Watch the final instants of Charles Vacca's life. It's not graphic—for a reason.
The footage comes courtesy of the Mohave County, Arizona Sheriff’s Department. The girl to his right, whose name has been withheld, is nine years old. She’s firing an Uzi—a submachine gun—with permission from her parents, who filmed the incident. It’s incredibly jarring, if you already know the backstory. But it’s also censored.
One frame later, a stray bullet enters his head and he drops to the ground. He died 11 hours later, but for all intents and purposes his life ended at that moment. I think it’s fair to assume that the nine year old girl’s life has been altered forever, too. If you believe the National Rifle Association’s famous mantra, then she, not the Uzi and not her parents, is responsible for Vacca’s death. If you blame the Uzi, or her parents, then the argument for modest gun restrictions is just a quick leap away. Either Uzis shouldn’t be legal, even in places like Bullets and Burgers, where Vacca worked, or, at the very least, parents shouldn’t be allowed to permit their children to fire them.
But the NRA isn’t exactly known for giving an inch.
For that reason and others, the Mohave County Sheriff’s department should release the full footage.
The gun lobby thrives by convincing people that their well-being depends on being armed with deadly force, while working simultaneously to expunge the truth about the damage guns do to human bodies from the public discourse.
They get away with this inconsistency only because others enable them to.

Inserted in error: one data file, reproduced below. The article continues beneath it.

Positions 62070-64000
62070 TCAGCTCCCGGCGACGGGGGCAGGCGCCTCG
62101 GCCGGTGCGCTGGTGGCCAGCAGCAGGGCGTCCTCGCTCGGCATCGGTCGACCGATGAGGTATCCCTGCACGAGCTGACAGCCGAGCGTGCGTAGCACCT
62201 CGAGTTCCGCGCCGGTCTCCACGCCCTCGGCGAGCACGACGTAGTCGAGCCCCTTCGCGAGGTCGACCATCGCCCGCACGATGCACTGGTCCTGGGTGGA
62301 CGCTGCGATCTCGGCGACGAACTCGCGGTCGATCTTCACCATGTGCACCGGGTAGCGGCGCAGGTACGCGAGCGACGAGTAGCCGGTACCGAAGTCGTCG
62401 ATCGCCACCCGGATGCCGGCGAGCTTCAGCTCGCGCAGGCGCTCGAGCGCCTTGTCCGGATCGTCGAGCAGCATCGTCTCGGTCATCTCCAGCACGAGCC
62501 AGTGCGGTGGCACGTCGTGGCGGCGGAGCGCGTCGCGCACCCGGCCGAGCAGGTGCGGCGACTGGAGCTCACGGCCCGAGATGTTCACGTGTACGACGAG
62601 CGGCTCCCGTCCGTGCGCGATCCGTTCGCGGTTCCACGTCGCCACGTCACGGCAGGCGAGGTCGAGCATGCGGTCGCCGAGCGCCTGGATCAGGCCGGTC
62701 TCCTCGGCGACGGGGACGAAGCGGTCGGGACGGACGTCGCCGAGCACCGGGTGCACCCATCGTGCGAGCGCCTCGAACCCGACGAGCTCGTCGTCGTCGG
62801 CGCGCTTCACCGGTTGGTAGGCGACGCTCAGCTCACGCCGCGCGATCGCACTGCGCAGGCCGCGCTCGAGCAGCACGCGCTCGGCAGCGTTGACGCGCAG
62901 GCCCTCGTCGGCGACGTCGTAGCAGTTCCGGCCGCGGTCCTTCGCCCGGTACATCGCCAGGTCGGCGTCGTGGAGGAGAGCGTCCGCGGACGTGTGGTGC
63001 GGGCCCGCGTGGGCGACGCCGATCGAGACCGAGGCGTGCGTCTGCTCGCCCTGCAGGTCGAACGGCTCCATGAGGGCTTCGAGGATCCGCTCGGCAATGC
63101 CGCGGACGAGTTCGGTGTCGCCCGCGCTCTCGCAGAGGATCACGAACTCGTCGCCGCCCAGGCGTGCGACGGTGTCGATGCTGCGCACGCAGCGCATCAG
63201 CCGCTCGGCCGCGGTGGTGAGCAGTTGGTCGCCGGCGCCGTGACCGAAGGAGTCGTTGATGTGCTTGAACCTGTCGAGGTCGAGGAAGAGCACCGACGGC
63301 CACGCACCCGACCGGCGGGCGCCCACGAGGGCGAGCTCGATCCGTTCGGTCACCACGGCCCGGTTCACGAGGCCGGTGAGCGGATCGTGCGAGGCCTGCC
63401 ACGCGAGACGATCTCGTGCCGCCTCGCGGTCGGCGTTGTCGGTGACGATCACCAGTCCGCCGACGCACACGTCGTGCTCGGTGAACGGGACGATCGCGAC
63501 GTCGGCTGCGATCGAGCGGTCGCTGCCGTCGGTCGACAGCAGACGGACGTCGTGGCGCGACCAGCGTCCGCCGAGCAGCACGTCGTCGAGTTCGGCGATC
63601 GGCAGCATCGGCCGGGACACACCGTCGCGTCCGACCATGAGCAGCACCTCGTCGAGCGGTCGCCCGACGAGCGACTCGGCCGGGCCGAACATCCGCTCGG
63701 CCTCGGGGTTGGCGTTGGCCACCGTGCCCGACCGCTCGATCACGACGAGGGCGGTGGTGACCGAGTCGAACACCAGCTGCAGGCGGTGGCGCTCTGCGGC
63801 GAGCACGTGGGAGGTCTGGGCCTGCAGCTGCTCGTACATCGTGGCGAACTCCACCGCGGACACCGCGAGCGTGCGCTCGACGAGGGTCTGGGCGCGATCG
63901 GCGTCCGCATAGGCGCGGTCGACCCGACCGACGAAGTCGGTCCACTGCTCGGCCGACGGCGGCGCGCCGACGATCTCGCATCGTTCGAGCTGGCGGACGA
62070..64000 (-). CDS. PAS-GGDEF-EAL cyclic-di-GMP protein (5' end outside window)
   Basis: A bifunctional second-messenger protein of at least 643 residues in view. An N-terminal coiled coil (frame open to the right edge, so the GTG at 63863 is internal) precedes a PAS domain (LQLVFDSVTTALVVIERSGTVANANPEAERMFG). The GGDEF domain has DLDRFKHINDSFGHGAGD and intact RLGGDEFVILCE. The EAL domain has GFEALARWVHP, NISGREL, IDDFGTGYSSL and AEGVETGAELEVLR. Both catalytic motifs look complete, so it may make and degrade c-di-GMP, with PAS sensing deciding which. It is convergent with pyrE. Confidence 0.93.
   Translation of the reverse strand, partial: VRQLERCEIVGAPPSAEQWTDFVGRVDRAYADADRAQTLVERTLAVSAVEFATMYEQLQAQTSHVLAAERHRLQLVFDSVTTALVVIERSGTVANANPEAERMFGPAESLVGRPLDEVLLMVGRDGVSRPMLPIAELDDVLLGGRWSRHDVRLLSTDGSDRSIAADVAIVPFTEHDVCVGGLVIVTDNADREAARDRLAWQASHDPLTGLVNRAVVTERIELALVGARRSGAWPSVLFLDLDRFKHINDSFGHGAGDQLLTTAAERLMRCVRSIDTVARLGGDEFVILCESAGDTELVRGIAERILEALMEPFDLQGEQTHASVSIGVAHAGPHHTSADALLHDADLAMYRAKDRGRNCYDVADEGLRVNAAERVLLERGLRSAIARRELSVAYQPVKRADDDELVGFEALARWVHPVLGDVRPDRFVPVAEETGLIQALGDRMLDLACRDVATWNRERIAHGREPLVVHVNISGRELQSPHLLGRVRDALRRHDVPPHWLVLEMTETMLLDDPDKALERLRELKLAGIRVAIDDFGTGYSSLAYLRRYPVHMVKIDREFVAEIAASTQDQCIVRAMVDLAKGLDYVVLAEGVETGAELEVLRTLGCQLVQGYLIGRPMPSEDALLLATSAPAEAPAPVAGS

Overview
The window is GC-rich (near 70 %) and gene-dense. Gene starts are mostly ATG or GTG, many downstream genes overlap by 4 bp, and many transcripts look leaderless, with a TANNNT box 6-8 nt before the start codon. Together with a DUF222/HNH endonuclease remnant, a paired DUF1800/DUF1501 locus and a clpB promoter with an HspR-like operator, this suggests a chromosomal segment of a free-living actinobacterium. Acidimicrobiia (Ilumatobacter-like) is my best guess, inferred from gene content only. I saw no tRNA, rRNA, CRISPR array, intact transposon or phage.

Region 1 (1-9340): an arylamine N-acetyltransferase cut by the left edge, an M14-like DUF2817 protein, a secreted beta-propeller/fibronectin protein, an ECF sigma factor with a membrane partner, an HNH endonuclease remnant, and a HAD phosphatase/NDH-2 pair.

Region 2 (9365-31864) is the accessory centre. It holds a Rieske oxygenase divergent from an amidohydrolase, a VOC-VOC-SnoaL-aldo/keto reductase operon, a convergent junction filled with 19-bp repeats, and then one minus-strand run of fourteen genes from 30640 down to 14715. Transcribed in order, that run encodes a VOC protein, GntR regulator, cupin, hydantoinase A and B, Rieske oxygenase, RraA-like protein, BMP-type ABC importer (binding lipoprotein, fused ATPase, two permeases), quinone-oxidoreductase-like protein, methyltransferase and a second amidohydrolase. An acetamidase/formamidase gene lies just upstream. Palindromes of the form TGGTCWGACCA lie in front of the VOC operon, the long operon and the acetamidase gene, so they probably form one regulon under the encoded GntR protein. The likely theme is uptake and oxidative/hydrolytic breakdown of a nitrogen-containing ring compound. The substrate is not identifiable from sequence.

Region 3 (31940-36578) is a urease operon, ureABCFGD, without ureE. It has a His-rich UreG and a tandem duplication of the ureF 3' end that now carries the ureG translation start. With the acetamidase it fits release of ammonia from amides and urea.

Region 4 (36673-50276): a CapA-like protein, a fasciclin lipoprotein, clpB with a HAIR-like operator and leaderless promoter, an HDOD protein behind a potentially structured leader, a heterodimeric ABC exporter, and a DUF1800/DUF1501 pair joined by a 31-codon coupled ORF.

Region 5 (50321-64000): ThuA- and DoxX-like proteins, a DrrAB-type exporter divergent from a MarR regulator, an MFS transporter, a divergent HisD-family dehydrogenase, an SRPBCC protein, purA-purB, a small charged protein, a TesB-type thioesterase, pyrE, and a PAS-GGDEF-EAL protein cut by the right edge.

Earlier this year, Democrats had to delay a Senate confirmation vote for Dr. Vivek Murthy—President Obama’s surgeon general nominee—because Murthy had the gall to describe gun violence as a public health issue. For the NRA, that was disqualifying. Gun lobbyists took aim at Murthy by scaring gun owners into believing that he would use public health concerns as a pretense to confiscate their weapons.
But the surgeon general isn’t a gun regulator. The gun lobby’s real goal wasn’t to prevent Murthy from dispatching big-government gun grabbers into the states, but to control the boundaries of the public debate surrounding guns themselves. An articulate gun skeptic like Murthy poses a grave threat to that mission, as does the simple fact that guns are a public health issue. For those reasons, neither can be sanctioned.
Murthy will thus have a very difficult time getting confirmed. The gun lobby has a great deal of influence over legislators. But it has no influence over YouTube.
In the aftermath of Vacca’s death, the NRA wanted people to see “7 Ways Children Can Have Fun at the Shooting Range.” It probably didn’t want people watching the Vacca video. Or to know that a very similar accident occurred six years ago. That time, the child, rather than an instructor, was killed. Video of that incident exists as well.
Horrendous, unnecessary gun deaths are so common in the U.S. that some of them get caught on tape. The videos can have tremendous power to shape the way people think about public policy. Just last week, the filmed shooting death of Kajieme Powell by St. Louis, Missouri, police reignited a national debate about police training. The video of an Uzi destroying Charles Vacca’s life would serve as a visceral reminder of the fact that when a bullet enters the human body, that body is very likely to die. And that if bullets are entering people’s bodies by accident, on a daily basis, then maybe Murthy is someone we should listen to, rather than banish from public service.
Brian Beutler is a senior editor at The New Republic.